What this means in terms of John’s gospel is that Jesus is speaking as the logos (see John 1:1-14). Logos—“word,” “concept,” “principle;” it’s a difficult word to capture in translation—is the direct revelation of God in the person of Jesus. What we know of God is what we know of Jesus. He says, “No one comes to the Father but by me.” And he adds in case we don’t get it, “If you know me, you know my Father, and now do know him and have seen him.” This is the first principle in any Christian understanding of revelation: we know God through and in Jesus Christ. This principle, by the way, is routinely violated not only in theology but among Christians who seem to think that God is not anything like Jesus.
Philip is not convinced. He still wants a separation between Jesus, his teacher, and God: “Show us the Father,” he says, “and it will be enough for us.” To this, Jesus responds sharply, “Have I been all this time with you, and you do not know me, Philip? Whoever knows me knows the Father.” The knowledge of which Jesus speaks is fundamentally relational. It’s in the relationship between Father and Son that we come to know both. Or, to use a different metaphor borrowed from the Anglican theologian Rowan Williams, it’s “linguistic.” In Jesus we have the word (logos) spoken by the Father. How do we know the Father? By the word the Father speaks. And what is that word? Jesus. What Jesus does, what Jesus says, and who Jesus is, respectively, way, truth, and life.
The third interruption is from the disciple known by who he isn’t: Judas-not-Iscariot. Jesus has been marking the transition between the way they have known him up to this point, as Jesus, the itinerant rabbi, and the way they will know him in the future, as the Risen Christ. He says that soon the world (Greek cosmos) will no longer see him, but they—the disciples of Jesus—will see him.
This is an expansive use of the word “see” (Greek, theōréō, a word which in the later tradition comes to mean “contemplate). To this point the disciples have seen Jesus straightforwardly: in the flesh. It’s this kind of seeing that we have in Jesus’s answer to Philip: “Whoever has seen me has seen the Father” (14:9). They have seen Jesus in the flesh. But now the disciples (and, of course, we who follow them) will need a new kind of seeing, a seeing that doesn’t depend on the earthly presence of Jesus.
The question Judas-not-Iscariot puts to Jesus is about this new kind of seeing: “How can it happen that you will manifest yourself [make yourself visible] to us but not to the world?” (14:22). In response, Jesus speaks of two ways that he will be manifested, seen, in the future. Call them Teaching and Presence. Jesus is speaking throughout this chapter of the resurrection appearances—the first post-cross sightings of Jesus—but he is also speaking beyond those appearances to those who follow belatedly—to us.
First, he speaks of Teaching. The language that Jesus uses in this passage (verses 23-4) echoes the tradition of Torah study. Note the love language. Jesus says, “If anyone loves me, they will keep [Greek tēréō] my word [lógos].” This is love in the sense of Psalm 119:97: “Oh, how love I your Torah.” “Keep” echoes the sense of the Hebrew šmr, “watch, guard, pay attention to, as in Genesis 18:19, where Yhwh says of Abraham, “He will command his children and his house going forward to keep [šmr] the way of Yhwh by doing what is righteous and just . . ..” It includes not only obeying the teaching of Jesus but preserving it, holding on to it. It’s what the gospel of John is in fact doing at this point, and what the other gospels also do in their own way: keep the words of Jesus. To love Jesus is to love these words. It’s a New Testament version of the love of Torah.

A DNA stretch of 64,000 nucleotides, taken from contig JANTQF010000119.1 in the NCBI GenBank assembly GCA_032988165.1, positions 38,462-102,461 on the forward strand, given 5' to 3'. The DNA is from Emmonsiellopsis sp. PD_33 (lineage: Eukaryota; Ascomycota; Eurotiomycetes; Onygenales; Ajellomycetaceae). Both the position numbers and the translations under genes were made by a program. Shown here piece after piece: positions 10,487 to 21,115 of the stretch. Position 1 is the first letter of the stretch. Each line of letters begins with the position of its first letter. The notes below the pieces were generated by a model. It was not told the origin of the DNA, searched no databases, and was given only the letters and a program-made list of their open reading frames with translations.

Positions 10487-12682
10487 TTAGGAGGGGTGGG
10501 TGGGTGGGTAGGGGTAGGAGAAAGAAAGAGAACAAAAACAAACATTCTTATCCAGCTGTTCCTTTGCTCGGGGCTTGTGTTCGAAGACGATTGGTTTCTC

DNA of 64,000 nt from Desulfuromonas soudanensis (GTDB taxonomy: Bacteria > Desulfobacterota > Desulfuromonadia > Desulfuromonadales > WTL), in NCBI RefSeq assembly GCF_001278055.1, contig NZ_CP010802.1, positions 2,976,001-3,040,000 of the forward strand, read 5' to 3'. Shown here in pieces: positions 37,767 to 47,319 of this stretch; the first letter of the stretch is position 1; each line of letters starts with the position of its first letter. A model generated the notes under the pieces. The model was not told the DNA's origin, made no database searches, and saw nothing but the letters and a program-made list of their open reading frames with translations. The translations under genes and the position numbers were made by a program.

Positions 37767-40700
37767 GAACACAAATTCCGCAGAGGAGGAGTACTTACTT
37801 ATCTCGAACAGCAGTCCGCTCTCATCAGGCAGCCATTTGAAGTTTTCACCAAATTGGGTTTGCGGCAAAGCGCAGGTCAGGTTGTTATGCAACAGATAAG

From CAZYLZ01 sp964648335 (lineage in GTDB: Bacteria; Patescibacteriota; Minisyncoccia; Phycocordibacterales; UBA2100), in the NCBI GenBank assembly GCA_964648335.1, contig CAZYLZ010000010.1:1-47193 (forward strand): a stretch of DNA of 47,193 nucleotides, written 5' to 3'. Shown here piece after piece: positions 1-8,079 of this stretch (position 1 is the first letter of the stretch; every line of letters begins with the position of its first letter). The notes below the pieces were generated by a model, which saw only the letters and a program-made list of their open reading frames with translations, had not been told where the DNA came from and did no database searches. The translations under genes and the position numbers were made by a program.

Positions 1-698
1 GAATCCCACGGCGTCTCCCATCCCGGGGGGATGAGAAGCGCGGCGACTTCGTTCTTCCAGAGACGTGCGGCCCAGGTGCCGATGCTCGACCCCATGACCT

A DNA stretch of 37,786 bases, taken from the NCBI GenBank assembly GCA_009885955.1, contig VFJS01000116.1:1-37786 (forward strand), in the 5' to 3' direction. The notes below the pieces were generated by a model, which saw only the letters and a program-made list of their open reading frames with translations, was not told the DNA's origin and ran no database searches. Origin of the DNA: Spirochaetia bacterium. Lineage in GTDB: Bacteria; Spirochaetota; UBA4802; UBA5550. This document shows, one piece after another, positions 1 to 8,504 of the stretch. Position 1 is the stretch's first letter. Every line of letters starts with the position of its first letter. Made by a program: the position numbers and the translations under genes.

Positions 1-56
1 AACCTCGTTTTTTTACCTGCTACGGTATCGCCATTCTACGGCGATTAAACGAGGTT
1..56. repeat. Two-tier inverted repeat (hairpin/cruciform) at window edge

And, it’s in Torah study that God takes up residence in the disciple. “If anyone loves me and keeps my word,” Jesus says, “my Father will love them and will come to them, and we will set up residence with them.” It’s worth noting that the word for “dwelling” or “residence” in this verse is monē, used only twice in the New Testament: here and in 14:2: “In my Father’s house are many dwelling places.” Where is the house of the Father? It’s where the people of the Lord are. In dwelling in the word, the logos, of Jesus, Father and Son come to dwell in the disciple. And the disciple in them. It goes both ways.
So, first,Teaching: the scriptures, the New Testament, the new Torah-study. And to this Jesus adds a second, Presence: “This I say to you while I am among you, but the Father will send the Holy Spirit in my name. The Spirit will teach you all things and call to mind all that I have said to you” (14:25-26). Beyond the words, the Spirit manifests the revelatory presence of Father and Son in the Christian community going forward.
What Jesus says here is amplified and clarified (and complicated) in John 16:12-15: “I have yet much more to tell you,” Jesus says, “but you are not yet able to bear it. When the Spirit of truth comes, the Spirit will lead you into all truth” (16:12-3). The Spirit, he adds, will not speak in the Spirit’s own words but in the words of Jesus, which are in turn the words of the Father.
The Spirit is manifested in the continuing community of Jesus Christ—the church. This is worked out in more detail in chapter 17. Jesus says, “As you have sent me into the world, so I send them into the world” (17:18). It’s not just in the words (14:23) but in and through the Spirit-filled community that the Father and Son come to dwell among the disciples of Jesus (14:15-21, 23). And in the world. The worshiping church is the manifestation of the presence of God in the world.